- The Siamese Algae eater is an interesting and fun fish to watch, especially when in their natural habitat, being a planted community aquarium. These Algae Eaters are not to be confused with the Chinese Algae Eater
Listed tank sizes are the minimum
|Size:||May grow up to 6 inches (15cm) in length, however these fish usually grow to around 4-5 inches.(10-12.5 cm)|
|Tank:||25 gal minimum|
|PH:||Soft, acidic water, PH 6.2-8.0|
|Hardness:||5° – 20° dH|
|Temperature:||70°F to 84°F (21°-29° C)|
Siamese Algae Eaters
- , (SAE)
- Flowing waters of Thailand and the Malay peninsula.
General Body Form:
- Slender and elongate body with a slighly flat belly.
- Grayish-brown fish with a distinctive black horizontal stripe.
- These fish are omnivores, but their diet is mainly based on plant matter. These fish should be kept in planted community aquariums where there are no aggressive fish and the tank has an abundant source of hair algae, thread algae, and other types of ‘brush’ algae that most occurs in planted aquariums. SAE should be put in a planted tank a few weeks after it has been established, once the alga begins to grow. The SAE is capable of eating algae in hard to reach places, as well as algae that grows on leaves and stems, where it is unpractical to scrape off. Once the algae supply runs low, however, the SAE will look into other food sources, such as moss and soft leaved plants. Good tankmates for the SAE include all non-aggressive community fish, mainly gouramis, charachins, Apisstogramma, loaches, and cory catfish. The SAE, when coupled with the Amano shrimp (Japonica amino), can deliver a knockout punch to any algae-ridden tank! The Siamese Algae eater is an interesting and fun fish to watch, especially when in their natural habitat, being a planted community aquarium. These Algae Eaters are not to be confused with the Chinese Algae Eater. The Chinese Algae eater’s main food is not algae, per say, but tends to be a meat or flake eater. Also, the CAE grows 4 inches longer than the SAE, and is quite territorial.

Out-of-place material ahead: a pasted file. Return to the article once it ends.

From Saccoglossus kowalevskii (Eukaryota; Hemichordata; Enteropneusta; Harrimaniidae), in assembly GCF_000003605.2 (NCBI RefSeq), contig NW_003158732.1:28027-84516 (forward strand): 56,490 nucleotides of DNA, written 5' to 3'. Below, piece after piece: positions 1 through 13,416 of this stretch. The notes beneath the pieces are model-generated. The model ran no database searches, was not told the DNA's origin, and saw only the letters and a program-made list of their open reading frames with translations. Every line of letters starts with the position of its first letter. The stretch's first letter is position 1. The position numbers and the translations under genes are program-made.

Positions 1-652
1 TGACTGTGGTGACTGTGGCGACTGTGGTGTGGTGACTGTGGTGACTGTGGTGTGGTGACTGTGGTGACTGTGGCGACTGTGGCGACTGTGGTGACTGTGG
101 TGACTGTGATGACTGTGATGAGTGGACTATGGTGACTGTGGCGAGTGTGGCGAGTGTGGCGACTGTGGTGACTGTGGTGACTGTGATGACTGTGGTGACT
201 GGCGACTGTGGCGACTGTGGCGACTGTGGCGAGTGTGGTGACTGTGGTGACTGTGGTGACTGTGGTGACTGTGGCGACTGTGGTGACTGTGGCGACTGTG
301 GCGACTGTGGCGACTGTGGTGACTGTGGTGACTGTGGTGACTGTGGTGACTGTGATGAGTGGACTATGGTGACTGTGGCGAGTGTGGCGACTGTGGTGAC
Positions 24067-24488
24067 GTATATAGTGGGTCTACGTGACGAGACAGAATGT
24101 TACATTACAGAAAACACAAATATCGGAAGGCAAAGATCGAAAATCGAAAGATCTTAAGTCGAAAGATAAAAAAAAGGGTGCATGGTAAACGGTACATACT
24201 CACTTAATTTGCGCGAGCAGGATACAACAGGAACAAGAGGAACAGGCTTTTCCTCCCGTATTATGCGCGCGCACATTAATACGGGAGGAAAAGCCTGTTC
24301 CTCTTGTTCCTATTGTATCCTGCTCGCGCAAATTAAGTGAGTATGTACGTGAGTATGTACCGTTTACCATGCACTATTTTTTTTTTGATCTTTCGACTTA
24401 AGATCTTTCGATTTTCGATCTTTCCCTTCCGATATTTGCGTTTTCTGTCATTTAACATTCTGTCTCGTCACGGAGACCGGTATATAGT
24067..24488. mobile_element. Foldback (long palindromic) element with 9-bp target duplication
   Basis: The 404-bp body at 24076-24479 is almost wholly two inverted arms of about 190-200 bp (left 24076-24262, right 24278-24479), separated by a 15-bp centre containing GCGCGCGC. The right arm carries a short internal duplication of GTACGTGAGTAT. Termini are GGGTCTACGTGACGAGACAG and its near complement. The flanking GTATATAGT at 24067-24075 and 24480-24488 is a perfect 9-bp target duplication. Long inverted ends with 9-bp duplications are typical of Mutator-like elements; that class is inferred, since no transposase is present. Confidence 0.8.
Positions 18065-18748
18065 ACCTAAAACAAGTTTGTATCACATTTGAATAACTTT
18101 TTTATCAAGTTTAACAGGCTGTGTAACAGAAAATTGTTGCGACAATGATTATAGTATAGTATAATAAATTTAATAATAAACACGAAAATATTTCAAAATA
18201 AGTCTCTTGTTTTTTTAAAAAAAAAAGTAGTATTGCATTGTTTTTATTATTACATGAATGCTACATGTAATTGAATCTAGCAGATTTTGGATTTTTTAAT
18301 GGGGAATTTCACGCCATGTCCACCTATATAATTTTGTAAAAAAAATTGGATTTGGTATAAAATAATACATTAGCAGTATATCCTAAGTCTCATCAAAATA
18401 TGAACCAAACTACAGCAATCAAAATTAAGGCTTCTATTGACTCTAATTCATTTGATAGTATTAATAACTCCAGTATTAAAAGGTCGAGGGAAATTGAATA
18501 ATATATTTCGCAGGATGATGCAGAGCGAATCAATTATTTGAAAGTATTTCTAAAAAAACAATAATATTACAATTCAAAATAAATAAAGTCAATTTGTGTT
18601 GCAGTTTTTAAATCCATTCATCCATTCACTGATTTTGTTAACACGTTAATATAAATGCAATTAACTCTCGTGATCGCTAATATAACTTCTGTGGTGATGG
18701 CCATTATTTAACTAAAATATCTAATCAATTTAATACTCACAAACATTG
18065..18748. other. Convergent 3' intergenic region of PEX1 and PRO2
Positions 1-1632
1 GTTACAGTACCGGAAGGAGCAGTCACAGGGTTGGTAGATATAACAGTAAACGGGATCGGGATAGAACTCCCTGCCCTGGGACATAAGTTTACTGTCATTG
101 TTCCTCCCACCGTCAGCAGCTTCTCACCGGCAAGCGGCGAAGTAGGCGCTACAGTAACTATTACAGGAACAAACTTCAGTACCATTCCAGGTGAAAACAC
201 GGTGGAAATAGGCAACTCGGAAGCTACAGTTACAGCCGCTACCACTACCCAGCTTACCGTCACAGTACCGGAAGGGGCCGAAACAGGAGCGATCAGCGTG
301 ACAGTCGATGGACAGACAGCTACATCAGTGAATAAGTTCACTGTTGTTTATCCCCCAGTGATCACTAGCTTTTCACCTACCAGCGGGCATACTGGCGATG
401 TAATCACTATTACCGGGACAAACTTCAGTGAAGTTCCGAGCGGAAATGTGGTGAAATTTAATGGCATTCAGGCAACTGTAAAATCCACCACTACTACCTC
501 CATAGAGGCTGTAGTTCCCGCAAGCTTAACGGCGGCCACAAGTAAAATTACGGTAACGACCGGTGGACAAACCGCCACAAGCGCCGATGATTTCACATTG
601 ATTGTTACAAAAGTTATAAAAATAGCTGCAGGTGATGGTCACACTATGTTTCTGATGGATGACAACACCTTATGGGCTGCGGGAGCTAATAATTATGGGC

- Their natural habitats are streams and rivers as well as flooded forests during the rainy season.
Breeding:Unknown, I have not seen any reports of tank breeding.